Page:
MOVING TO ZERO: An improved version of its net–zero-energy model in Rio Rancho, N.M., is what Artistic Homes expects to be building and selling exclusively in the future.
Courtesy Artistic Homes MOVING TO ZERO: An improved version of its net–zero-energy model in Rio Rancho, N.M., is what Artistic Homes expects to be building and selling exclusively in the future.

Last year was the 10th anniversary of Artistic Homes’ decision to turn itself into a builder of energy-efficient homes. The culmination of that decision (so far) can be found in Rio Rancho, N.M., where last fall Artistic, which is based in Albuquerque, completed its first net–zero-energy house.

Along the way, Artistic’s owners have learned—sometimes painfully—that green building requires constant training and supervision of personnel, subs, and suppliers, because the danger of slipups is ever present. (It even happened on its zero-energy house, where one of its long-time contractors made some mistakes.) “It’s a top-to-bottom process, and we’re still in that process,” says Tom Wade, one of Artistic’s principals.

Life was simpler when Artistic was an entry-level builder whose main concern was holding down costs as it put up 800 units annually. In 1998, though, its owners met with Building America, the Department of Energy’s program that promotes energy-­efficient construction. Something clicked, recalls Wade. “What they were saying made sense to us.”

The builder’s metamorphosis, though, was another matter. “It was like a lobotomy,” laughs Wade. Getting subs on board meant almost daily in-field training. Going green also necessitated “a tremendous change” in building products. Back then, HVAC units in Albuquerque homes were mostly evaporative swamp coolers, “and overnight, we’re changing to refrigerated air,” says Wade. Artistic’s green homes also are framed with 2x6s instead of 2x4s, insulated with blown-in foam rather than fiberglass batts, with ducts running from the ground floor instead of from the attic.

These rudimentary green building features add $3,500 to the price of a house. “At the time, our homes were selling for $75,000, so that was a lot.” And market conditions weren’t moving in Artistic’s direction. National builders rolled into New Mexico and sated buyers’ appetites for big houses. As a green builder, there were certain design preferences that Artistic could not accommodate, such as 15-foot-high ceilings in the foyers. Consequently, green limited the builder’s customer base, and its annual production fell below 600 units.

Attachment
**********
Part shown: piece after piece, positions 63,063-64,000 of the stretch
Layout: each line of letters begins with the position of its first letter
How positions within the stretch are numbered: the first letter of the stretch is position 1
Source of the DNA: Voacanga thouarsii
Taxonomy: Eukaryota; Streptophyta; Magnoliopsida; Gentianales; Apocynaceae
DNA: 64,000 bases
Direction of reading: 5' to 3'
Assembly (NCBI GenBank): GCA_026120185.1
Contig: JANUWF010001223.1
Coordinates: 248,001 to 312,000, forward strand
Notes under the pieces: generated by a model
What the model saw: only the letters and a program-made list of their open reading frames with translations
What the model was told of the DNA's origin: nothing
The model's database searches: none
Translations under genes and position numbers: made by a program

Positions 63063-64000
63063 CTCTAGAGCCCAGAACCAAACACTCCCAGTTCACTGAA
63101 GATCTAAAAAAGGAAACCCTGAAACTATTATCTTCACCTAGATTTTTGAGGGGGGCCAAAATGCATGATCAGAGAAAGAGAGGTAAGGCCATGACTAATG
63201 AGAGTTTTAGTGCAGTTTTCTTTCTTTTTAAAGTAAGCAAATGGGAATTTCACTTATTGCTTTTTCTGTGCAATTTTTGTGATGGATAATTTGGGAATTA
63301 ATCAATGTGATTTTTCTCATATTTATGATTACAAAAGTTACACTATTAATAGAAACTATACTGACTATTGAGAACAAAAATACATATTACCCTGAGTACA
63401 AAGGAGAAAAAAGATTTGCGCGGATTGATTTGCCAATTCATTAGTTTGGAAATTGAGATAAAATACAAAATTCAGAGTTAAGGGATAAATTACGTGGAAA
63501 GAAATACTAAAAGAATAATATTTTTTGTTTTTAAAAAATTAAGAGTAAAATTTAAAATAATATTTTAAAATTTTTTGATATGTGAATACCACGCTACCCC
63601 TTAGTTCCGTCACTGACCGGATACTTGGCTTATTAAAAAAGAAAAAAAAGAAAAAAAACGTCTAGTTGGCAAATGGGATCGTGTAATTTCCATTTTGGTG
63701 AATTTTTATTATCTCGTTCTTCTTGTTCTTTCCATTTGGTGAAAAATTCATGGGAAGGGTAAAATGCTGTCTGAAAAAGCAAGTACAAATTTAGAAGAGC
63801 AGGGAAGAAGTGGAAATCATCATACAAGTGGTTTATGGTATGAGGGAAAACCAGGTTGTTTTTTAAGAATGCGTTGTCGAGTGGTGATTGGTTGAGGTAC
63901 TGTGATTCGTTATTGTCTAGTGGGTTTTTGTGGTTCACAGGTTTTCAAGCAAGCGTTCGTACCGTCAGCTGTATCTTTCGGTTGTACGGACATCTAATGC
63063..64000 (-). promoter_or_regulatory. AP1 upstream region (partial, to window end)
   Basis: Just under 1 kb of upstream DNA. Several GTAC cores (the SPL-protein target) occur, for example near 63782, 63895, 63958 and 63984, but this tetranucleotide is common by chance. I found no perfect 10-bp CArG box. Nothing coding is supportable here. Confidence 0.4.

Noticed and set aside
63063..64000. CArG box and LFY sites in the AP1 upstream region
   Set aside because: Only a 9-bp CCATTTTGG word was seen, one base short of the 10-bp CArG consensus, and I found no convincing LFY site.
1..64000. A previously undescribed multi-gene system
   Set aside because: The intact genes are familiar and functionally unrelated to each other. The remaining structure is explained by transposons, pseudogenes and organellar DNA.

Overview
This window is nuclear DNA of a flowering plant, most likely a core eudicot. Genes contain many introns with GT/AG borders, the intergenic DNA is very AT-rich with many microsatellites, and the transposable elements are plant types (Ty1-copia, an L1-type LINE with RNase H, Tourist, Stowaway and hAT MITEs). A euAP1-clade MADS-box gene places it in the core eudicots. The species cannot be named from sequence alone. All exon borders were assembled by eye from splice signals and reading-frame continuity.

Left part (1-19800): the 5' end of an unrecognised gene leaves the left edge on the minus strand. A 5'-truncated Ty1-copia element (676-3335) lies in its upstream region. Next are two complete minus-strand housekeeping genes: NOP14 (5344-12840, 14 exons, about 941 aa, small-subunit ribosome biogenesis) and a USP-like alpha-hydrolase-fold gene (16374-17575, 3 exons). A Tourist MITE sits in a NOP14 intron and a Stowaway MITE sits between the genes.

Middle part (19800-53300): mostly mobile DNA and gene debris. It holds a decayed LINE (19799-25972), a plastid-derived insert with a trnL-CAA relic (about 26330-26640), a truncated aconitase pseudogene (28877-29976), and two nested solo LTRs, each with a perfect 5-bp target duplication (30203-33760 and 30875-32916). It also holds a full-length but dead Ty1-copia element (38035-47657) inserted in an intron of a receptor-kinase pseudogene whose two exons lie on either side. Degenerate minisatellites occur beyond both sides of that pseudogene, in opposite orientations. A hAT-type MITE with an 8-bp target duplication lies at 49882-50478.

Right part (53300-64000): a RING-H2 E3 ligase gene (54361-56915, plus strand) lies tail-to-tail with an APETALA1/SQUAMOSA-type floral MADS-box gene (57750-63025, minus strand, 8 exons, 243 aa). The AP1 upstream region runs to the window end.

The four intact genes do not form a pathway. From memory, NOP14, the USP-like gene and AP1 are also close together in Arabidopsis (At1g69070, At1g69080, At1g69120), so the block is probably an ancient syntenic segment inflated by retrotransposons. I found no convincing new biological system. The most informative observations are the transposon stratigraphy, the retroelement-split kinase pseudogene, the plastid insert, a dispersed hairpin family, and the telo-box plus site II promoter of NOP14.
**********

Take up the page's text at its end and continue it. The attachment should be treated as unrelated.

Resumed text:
With so much construction going on in the market at that time, “we never knew what crews were going to show up,” says Wade. Quality control flew out the window, causing a rift in the Wade family that led to Tom’s two brothers leaving the company in 2003 and 2004. “It took every ounce of ­energy to stick with this,” says Wade.

Raising the Bar

The following year, Tom’s father Jerry, Artistic’s owner, sensed correctly that the housing bubble was about to pop. He retrieved all of the company’s land commitments, which at the time numbered around 2,000 lots. Artistic had a backlog of more than 550 contracts “and our primary focus was to build them efficiently,” says Wade.

The company brought in consultants from Building Science Corp. and other ­organizations to help refine its construction practices. Artistic set benchmarks, such as a home energy rating (HERS) of between 65 and 70 for all of its new houses. And it affiliated with the DOE’s Energy Star program and the U.S. Green Building Council’s LEED-H certification program.

Tighter frame: Artistic is using 2x6 studs in its energy-efficient construction.
Courtesy Artistic Homes Tighter frame: Artistic is using 2x6 studs in its energy-efficient construction.

Around the same time, New Mexico’s legislators were crafting the Sustainable Building Tax Credit, applicable to homes built after Oct. 31, 2007 that met LEED-H Silver criteria for greenness and performance. Artistic Homes is well-positioned to promote the credit, which for its buyers can be as much as $10,600. A greener house is still a tough sell in Albuquerque, where buyers think about square footage first. But Artistic has had better luck in towns such as Hobbs, Roswell, and Artesia, N.M., whose economies rely on oil, gas, or mining, and whose buyers seem more aware of an efficient home’s benefits. “They don’t want to hear about carbon footprints, but they do want stable utility bills,” observes Wade.

Artistic Homes’ long-term goal is for 100 percent of its houses to be zero energy. The 1,666-square-foot model it built in Rio Rancho has a base HERS of 56 and was priced at $193,000. In late January, Artistic started its second zero-energy house with upgrades that include a solar heating unit, low-VOC products, and ­energy recovery ventilators. That house will sell for under $240,000, and Artistic can build a smaller version (in the 1,300-square-foot range) for under $200,000.

In A Happier Place

At the recent International Builders’ Show, Artistic Homes was one of three builders to receive the first BASF Builders Challenge Award, recognizing Artistic’s efforts to build homes that achieve at least a 70 on the DOE’s EnergySmart Home Scale. If only appraisers in New Mexico were as enlightened about the homes’ benefits. They may not see the value of green building yet, but Wade feels good about his company’s future and projects that Artistic Homes, which finished 100 houses last year, will increase that by at least 50 percent in 2009.

“When I go to builder events, it’s all gloom and doom. But when I go to Energy Star and green events, everyone is positive and excited,” he says. When the housing demand returns, he’s confident that buyers “are going to want a good product that doesn’t cost them a lot to maintain.”